20

1) std::call_once

A a;
std::once_flag once;

void f ( ) {
    call_once ( once, [ ] { a = A {....}; } );
}

2) function-level static

A a;

void f ( ) {
    static bool b = ( [ ] { a = A {....}; } ( ), true );
}
2
  • 1
    Your two examples are not equivalent, call_once ignores the return value of the callable object you pass it. You probably want to assign to a in both lambda expressions. Commented Jul 1, 2013 at 15:17
  • yes, i forgot to change first one. fixed
    – pal
    Commented Jul 1, 2013 at 15:44

3 Answers 3

16

For your example usage, hmjd's answer fully explains that there is no difference (except for the additional global once_flag object needed in the call_once case.) However, the call_once case is more flexible, since the once_flag object isn't tied to a single scope. As an example, it could be a class member and be used by more than one function:

class X {
  std::once_flag once;

  void doSomething() {
    std::call_once(once, []{ /* init ...*/ });
    // ...
  }

  void doSomethingElse() {
    std::call_once(once, []{ /*alternative init ...*/ });
    // ...
  }
};

Now depending on which member function is called first the initialization code can be different (but the object will still only be initialized once.)

So for simple cases a local static works nicely (if supported by your compiler) but there are some less common uses that might be easier to implement with call_once.

8

Both code snippets have the same behaviour, even in the presence of exceptions thrown during initialization.

This conclusion is based on (my interpretation of) the following quotes from the c++11 standard (draft n3337):

  • 1 Section 6.7 Declaration statement clause 4 states:

The zero-initialization (8.5) of all block-scope variables with static storage duration (3.7.1) or thread storage duration (3.7.2) is performed before any other initialization takes place. Constant initialization (3.6.2) of a block-scope entity with static storage duration, if applicable, is performed before its block is first entered. An implementation is permitted to perform early initialization of other block-scope variables with static or thread storage duration under the same conditions that an implementation is permitted to statically initialize a variable with static or thread storage duration in namespace scope (3.6.2). Otherwise such a variable is initialized the first time control passes through its declaration; such a variable is considered initialized upon the completion of its initialization. If the initialization exits by throwing an exception, the initialization is not complete, so it will be tried again the next time control enters the declaration. If control enters the declaration concurrently while the variable is being initialized, the concurrent execution shall wait for completion of the initialization.88 If control re-enters the declaration recursively while the variable is being initialized, the behavior is undefined.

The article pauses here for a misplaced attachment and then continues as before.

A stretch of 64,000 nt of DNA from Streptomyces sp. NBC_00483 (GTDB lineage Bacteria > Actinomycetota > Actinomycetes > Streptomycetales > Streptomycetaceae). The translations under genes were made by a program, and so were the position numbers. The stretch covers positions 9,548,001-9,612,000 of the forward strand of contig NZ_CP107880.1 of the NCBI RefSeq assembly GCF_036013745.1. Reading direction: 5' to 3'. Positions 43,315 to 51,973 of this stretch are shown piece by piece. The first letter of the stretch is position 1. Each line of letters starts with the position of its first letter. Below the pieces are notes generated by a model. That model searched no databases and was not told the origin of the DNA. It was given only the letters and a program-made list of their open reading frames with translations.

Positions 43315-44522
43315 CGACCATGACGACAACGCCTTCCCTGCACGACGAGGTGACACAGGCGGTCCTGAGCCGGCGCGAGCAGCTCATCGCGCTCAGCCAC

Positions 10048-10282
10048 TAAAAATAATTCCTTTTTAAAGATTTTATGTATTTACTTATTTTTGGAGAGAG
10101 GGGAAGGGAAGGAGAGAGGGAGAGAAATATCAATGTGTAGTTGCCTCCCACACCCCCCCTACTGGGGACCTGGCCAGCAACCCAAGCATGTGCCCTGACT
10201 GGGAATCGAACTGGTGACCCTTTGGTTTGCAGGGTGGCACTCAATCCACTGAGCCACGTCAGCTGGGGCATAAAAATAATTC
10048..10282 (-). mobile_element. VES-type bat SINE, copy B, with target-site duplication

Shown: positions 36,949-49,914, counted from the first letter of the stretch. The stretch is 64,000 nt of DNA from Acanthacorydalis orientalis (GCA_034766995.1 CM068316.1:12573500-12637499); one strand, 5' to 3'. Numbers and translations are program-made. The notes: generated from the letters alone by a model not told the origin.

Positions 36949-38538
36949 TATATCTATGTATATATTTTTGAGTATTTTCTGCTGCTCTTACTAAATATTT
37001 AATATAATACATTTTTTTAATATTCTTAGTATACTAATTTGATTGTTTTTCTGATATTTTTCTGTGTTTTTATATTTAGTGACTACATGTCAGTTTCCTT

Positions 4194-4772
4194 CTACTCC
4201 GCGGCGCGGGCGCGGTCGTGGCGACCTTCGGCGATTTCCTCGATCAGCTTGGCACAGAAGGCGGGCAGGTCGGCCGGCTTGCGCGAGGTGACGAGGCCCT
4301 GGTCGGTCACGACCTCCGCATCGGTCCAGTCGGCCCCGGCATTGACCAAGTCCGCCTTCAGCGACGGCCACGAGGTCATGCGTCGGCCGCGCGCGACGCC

This means that in:

void f ( ) {
    static bool b = ( [ ] { a = A {....}; } ( ), true );
}

b is guaranteed to be initialized once only, meaning the lambda is executed (successfully) once only, meaning a = A {...}; is executed (successfully) once only.

  • 2 Section 30.4.4.2 Function call-once states:

An execution of call_once that does not call its func is a passive execution. An execution of call_once that calls its func is an active execution. An active execution shall call INVOKE (DECAY_COPY ( std::forward(func)), DECAY_COPY (std::forward(args))...). If such a call to func throws an exception the execution is exceptional, otherwise it is returning. An exceptional execution shall propagate the exception to the caller of call_once. Among all executions of call_once for any given once_flag: at most one shall be a returning execution; if there is a returning execution, it shall be the last active execution; and there are passive executions only if there is a returning execution.

This means that in:

void f ( ) {
    call_once ( once, [ ] { a = A {....}; } );

the lambda argument to std::call_once is executed (successfully) once only, meaning a = A {...}; is executed (successfully) once only.

In both cases a = A{...}; is executed (successfully) once only.

1
  • 3
    It may be unnecessarily pedantic, but I think that the standard language (at least the parts quoted - there may be other sections that clarify it more) does not necessarily imply that the lambda will only be executed once, but only that the computed result will only be assigned to the variable once. The granularity of what gets protected against parallel execution may be unspecified or implementation-defined.
    – twalberg
    Commented Jul 1, 2013 at 17:30
0

The following class can be used as a member of another class (satisfying the case above where functions want to share a call_once). An instance can be made static satisfying the call_once requirement. A version with and without return type is given.

struct run_invoke
{
   template<typename Fn, typename... Args>
   constexpr run_invoke (Fn&& func, Args&&... args) 
      { std::invoke(std::forward<Fn>(func), std::forward<Args>(args)...); }
   run_invoke() = delete;
   ~run_invoke() = default;
};
  
template<typename Fn, typename... Args>
class run_invoke_with_result
{
    const std::invoke_result_t<Fn, Args...> _result;
       
public:
   constexpr run_invoke_with_result (Fn&& func, Args&&... args) 
      : _result(std::invoke(std::forward<Fn>(func), std::forward<Args 
        (args)...)) {}
   run_invoke_with_result() = delete;
   ~run_invoke_with_result() = default;
        
   constexpr auto get_result() const { return _result; }
};

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